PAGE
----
|One of the first things people saw after leaving a forum on code compliance were cars illegally parked on the grass on Columbia Pike.|
A Community Forum on Code Compliance, hosted by the Annandale Roundtable May 22, was aimed at educating residents, including immigrants, about community norms on property maintenance rules they might not be familiar with. Mason Supervisor Penny Gross told the audience, “there is a learning curve,” noting that, “for many people in this room, this will be new information.”
|Department of Code Compliance investigator Elvis Bello speaks at the community forum.|
Organizers of the forum, held at the Annandale United Methodist Church (AUMC) on Columbia Pike, strove for an atmosphere of civility and respectfulness. Previous meetings on code compliance issues were dominated by complaints from homeowners who feel rules on property maintenance aren’t being enforced.
Annandale Roundtable member Rev. Clarence Brown, senior pastor at AUMC, set the tone by opening the meeting with a prayer. Brown called the forum “one way to engender a community where everyone is able to thrive.”
The Annandale Roundtable is an informal group of community stakeholders formed in response to the Dialogues on Diversity organized by the Fairfax County Department of Neighborhood and Community Services (NCS) and held at Annandale High School in 2011 and 2012.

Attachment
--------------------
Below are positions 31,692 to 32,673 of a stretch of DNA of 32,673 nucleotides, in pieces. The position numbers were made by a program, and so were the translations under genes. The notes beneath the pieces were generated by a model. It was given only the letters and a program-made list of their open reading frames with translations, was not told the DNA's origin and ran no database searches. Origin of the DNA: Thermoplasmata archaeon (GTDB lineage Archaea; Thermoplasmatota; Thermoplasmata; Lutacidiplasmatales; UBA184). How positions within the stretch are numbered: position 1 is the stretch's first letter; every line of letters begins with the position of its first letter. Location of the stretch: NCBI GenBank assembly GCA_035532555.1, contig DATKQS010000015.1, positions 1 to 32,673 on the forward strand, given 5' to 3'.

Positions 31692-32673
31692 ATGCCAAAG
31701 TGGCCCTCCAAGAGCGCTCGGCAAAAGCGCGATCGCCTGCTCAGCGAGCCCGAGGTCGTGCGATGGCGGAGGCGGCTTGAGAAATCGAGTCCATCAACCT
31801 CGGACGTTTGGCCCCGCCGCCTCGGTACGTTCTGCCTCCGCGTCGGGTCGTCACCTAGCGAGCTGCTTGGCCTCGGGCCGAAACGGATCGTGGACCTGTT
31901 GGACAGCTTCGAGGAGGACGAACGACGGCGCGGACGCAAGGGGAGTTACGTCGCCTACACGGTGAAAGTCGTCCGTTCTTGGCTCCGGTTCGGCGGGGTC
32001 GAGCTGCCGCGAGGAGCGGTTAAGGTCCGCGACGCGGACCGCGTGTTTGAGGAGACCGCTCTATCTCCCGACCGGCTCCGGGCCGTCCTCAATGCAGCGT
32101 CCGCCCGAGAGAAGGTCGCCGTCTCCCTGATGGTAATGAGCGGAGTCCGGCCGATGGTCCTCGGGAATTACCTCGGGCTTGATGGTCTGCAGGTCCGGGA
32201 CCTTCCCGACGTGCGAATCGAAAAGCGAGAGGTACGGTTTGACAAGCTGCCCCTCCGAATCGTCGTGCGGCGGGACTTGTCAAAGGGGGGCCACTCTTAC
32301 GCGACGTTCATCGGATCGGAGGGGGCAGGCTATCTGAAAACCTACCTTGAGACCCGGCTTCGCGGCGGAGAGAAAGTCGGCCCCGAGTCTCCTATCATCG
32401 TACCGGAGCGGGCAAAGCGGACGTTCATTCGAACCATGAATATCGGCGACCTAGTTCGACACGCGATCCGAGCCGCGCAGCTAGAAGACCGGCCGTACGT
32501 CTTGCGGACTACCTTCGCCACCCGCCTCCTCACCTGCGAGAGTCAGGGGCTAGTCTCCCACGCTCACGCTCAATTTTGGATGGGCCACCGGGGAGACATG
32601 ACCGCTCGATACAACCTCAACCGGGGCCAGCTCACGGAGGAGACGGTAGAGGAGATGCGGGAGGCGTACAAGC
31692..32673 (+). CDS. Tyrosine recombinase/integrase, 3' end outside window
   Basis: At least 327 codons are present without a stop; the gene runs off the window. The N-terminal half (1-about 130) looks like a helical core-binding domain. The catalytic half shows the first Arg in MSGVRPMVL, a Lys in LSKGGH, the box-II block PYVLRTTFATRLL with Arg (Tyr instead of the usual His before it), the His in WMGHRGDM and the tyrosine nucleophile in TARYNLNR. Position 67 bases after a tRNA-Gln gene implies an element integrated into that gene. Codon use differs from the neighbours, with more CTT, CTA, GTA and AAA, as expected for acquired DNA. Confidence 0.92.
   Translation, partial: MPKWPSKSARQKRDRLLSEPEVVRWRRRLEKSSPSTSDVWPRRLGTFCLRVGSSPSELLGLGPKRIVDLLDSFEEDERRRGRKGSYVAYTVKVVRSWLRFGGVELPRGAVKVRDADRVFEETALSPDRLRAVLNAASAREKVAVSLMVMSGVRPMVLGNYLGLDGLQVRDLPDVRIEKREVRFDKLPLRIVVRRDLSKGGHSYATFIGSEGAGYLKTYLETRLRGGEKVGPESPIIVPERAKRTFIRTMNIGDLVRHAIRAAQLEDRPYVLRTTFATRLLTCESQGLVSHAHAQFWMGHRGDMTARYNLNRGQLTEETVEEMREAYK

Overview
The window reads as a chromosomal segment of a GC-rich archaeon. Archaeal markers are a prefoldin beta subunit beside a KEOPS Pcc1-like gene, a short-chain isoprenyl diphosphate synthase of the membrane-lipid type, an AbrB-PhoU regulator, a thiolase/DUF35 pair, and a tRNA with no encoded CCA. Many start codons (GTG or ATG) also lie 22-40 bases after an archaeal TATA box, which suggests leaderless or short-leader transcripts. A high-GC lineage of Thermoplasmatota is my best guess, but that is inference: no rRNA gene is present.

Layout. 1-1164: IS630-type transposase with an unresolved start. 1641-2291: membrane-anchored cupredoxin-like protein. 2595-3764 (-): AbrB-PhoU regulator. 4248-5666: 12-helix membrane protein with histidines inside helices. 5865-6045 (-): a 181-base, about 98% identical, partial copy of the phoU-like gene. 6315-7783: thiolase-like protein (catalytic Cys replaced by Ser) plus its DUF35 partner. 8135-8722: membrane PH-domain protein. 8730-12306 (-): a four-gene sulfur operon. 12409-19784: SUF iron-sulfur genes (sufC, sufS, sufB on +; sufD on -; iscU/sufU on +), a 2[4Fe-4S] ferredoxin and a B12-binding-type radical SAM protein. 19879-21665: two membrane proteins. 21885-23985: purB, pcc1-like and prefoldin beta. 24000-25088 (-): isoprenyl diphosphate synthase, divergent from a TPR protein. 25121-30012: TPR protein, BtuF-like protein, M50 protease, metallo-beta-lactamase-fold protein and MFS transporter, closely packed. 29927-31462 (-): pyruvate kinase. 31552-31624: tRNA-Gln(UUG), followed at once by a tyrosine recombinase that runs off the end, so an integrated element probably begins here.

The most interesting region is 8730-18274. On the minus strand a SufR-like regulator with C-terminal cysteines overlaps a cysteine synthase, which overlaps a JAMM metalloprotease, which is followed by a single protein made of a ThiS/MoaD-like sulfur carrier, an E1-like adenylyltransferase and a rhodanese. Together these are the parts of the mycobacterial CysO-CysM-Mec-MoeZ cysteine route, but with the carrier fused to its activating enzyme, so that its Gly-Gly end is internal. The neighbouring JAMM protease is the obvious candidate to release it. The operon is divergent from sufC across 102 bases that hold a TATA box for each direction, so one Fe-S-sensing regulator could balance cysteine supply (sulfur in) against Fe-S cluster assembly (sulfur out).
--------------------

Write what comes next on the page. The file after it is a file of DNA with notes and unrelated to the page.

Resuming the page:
The auditorium was packed as the forum started. But there was a steady flow of people leaving once things got started. Everything said by the presenters was translated first into Korean, then Spanish, a time-consuming process helpful for many in the audience, but perhaps tedious for the native English speakers.
The session was facilitated by Elisa Lueck of NCS. Elvis Bello and Vicky Dzierzek, investigators with the Fairfax County Department of Code Compliance, presented an overview of what’s allowed in terms of county codes and zoning ordinances on building safety, multiple occupancy, business signage, home-based businesses, hoarding, and home and yard maintenance.
|Temporary banners, like this one on a convenience store on Columbia Pike in Bailey's Crossroads, are prohibited.|
These are huge issues in Mason District, which has an aging housing stock, a lack of affordable housing, and a demographic mix dominated by aging homeowners and young families from other countries.
When it comes to overcrowding, Bello said, a family plus two unrelated people can share a house or four unrelated people can live together. Any more than that is not allowed. Homeowners cannot carve out a second dwelling unit in a single-family house. That means a house can’t have a separate unit with a food preparation area, sleeping area, living area, and bathroom.
Also prohibited are junkyards with more than five inoperable vehicles, backyard storage areas full of appliances or building materials, and cars parked on the grass.
Code inspectors give homeowners a period of time to fix a problem. Unsafe conditions that could be a fire or health hazard, like faulty electrical wiring or the lack of egress, need to be addressed immediately. If property owners fail to fix a problem, they are taken to court.
The most frequent complaints have to do with signage, Bello said. Businesses are not allowed to have temporary banners on their buildings, for example. Large trucks in parking lots with banners are also not allowed.
Complaints can be submitted to the Department of Code Compliance online or by calling 703-324-1300.